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NCERT Solutions for Class 10 Social Science History Chapter 4 - Age of Industrialisation

The fourth chapter of Class 10 History begins with a discussion on proto-industrialisation. Industrialisation is defined as the age of factories when goods were produced mostly in factories through machines. However, the production of goods happened even before what we know as industrialisation. The seventeenth and eighteenth centuries saw the expansion of trade and acquisition of foreign lands. During this period, trade guilds were formed consisting of craftsmen and traders. A close-knit network was built between suppliers, manufacturers, and traders during this time which came to be labeled as proto-industrialisation.

After the 1730s, people witnessed the growth of factories. One of the first factories that were set up was cotton factories. Several types of research were conducted to invent new procedures that would increase the efficiency of the factories. While the attention of the masses was shifting to the enormous factories, the small workshops of the earlier era still continued to operate quietly.

There are several phases of industrialisation. The first phase lasted up to the 1840s, which was dominated by cotton production. Later, it was followed by iron and steel since railways had been set up in almost all colonies. The age of industrialisation saw the increasing use of machinery. However, human labor still remained an essential part of the production. Even during the Victorian era of Britain, production remained reliant on human labour.

The gradual shift to machines caused worry among labourers. When the ‘Spinning Jenny’ was invented, women workers were worried that they would lose their jobs since initially wool was spun by hand, which took a long time. However, the machine could finish the same amount of work within a shorter time.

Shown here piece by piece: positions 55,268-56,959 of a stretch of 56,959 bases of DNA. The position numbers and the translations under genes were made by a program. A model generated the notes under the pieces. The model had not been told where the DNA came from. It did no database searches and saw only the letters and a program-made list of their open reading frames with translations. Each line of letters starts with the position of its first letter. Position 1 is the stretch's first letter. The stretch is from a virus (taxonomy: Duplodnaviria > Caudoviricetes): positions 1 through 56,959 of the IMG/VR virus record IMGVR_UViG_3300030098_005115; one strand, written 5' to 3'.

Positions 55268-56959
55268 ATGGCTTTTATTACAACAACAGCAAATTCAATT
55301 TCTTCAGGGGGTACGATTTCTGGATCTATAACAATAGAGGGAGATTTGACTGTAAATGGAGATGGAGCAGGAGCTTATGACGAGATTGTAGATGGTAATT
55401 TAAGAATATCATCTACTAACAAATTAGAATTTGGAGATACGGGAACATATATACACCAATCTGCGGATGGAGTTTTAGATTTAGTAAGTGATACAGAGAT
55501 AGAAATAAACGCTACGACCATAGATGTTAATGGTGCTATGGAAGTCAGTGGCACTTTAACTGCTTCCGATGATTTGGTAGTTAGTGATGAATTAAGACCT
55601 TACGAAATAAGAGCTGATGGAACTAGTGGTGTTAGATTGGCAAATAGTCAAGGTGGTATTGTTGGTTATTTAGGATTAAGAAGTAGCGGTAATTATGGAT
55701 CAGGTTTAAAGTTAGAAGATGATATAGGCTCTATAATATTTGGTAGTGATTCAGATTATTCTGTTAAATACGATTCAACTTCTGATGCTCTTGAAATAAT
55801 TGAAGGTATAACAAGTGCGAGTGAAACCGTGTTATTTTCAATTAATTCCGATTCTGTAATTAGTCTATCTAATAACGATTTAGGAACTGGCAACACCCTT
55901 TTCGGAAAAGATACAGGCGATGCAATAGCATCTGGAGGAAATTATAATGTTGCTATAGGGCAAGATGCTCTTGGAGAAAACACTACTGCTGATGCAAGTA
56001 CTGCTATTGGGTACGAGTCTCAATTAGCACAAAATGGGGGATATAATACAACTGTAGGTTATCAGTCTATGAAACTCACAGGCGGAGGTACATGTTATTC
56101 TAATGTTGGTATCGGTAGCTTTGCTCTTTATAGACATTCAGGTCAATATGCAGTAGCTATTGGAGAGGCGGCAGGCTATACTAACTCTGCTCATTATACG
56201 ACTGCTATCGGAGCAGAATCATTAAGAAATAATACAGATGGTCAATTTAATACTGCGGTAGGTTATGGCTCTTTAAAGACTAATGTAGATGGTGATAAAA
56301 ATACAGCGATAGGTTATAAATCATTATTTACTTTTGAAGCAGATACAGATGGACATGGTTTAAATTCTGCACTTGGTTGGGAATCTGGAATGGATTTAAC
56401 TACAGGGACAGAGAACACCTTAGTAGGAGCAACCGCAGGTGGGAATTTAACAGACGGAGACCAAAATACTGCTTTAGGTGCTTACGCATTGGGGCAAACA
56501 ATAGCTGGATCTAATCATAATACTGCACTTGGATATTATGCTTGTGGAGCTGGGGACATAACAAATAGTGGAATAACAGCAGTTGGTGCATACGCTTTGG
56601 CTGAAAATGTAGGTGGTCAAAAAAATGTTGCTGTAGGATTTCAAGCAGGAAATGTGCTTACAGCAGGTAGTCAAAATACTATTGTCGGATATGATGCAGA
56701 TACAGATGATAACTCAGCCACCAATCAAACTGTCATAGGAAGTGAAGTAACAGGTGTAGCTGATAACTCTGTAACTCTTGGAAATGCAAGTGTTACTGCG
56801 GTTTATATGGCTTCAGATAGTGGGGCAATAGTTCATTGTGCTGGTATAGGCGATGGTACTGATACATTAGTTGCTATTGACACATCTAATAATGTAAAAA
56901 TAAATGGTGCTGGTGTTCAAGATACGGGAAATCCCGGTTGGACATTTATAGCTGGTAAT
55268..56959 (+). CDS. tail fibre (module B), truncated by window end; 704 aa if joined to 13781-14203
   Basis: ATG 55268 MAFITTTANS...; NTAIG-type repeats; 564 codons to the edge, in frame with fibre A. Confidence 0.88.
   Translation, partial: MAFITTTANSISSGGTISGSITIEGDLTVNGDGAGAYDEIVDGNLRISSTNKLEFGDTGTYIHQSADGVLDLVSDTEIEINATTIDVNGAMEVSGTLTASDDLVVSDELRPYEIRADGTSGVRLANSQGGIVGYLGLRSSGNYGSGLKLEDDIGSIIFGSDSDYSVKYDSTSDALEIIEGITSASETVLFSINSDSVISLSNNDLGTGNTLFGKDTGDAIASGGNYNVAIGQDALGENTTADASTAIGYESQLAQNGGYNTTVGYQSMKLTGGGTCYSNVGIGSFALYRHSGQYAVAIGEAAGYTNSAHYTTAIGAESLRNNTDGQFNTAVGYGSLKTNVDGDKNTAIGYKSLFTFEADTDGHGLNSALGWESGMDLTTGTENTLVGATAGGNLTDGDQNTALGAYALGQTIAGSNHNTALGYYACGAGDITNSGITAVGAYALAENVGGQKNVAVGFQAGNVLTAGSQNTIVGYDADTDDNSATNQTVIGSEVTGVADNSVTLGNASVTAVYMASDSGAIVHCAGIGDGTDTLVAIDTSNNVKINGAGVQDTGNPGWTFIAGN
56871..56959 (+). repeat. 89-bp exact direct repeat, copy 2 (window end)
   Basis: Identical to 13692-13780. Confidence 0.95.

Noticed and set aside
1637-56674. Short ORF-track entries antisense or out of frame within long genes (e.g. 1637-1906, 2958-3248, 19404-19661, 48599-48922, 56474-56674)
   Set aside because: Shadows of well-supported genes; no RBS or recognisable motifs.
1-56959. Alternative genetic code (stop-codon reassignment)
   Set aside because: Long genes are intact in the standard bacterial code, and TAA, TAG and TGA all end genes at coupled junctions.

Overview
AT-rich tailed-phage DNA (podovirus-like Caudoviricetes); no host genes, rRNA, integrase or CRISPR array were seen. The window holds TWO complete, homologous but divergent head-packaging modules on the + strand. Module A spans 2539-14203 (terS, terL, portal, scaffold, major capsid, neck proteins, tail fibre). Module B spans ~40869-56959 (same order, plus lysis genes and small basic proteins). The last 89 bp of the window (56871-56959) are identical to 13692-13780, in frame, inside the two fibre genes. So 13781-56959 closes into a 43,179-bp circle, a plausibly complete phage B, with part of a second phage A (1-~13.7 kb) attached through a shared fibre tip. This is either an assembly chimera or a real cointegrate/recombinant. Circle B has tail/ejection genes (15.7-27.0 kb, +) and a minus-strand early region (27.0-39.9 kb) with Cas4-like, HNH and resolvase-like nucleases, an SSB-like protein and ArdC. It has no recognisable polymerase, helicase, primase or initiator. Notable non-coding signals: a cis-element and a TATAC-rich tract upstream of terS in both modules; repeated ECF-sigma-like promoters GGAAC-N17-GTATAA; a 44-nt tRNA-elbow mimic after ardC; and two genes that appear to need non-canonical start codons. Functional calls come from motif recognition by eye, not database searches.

This chapter gives an insight into the colonies of Britain, such as India. India was the primary source of labour and raw materials for British industries, and much obviously, most factories were set up in India. Additionally, British industries aimed to dominate the Indian market. However, they could not dominate the market when nationalists started spreading the message of using swadeshi products.



Also See,
History – India and Contemporary World II
Chapter 1: The Rise of Nationalism in Europe Chapter 2: Nationalism in India Chapter 3: The Making of a Global World
Chapter 4: The Age of Industrialisation Chapter 5: Print Culture and the Modern World
Geography – Contemporary India II
Chapter 1: Resources and Development Chapter 2: Forest and Wildlife Resources Chapter 3: Water Resources
Chapter 4: Agriculture Chapter 5: Minerals and Energy Resources Chapter 6: Manufacturing Industries
Chapter 7: Lifelines of National Economy  
Political Science – Democratic Politics II
Chapter 1: Power-sharing Chapter 2: Federalism Chapter 3: Democracy and Diversity
Chapter 4: Gender, Religion and Caste Chapter 5: Popular Struggles and Movements Chapter 6: Political Parties
Chapter 7: Outcomes of Democracy Chapter 8: Challenges to Democracy
Economics – Understanding Economic Development
Chapter 1: Development Chapter 2: Sectors of the Indian Economy Chapter 3: Money and Credit
Chapter 4: Globalisation and the Indian Economy Chapter 5: Consumer Rights

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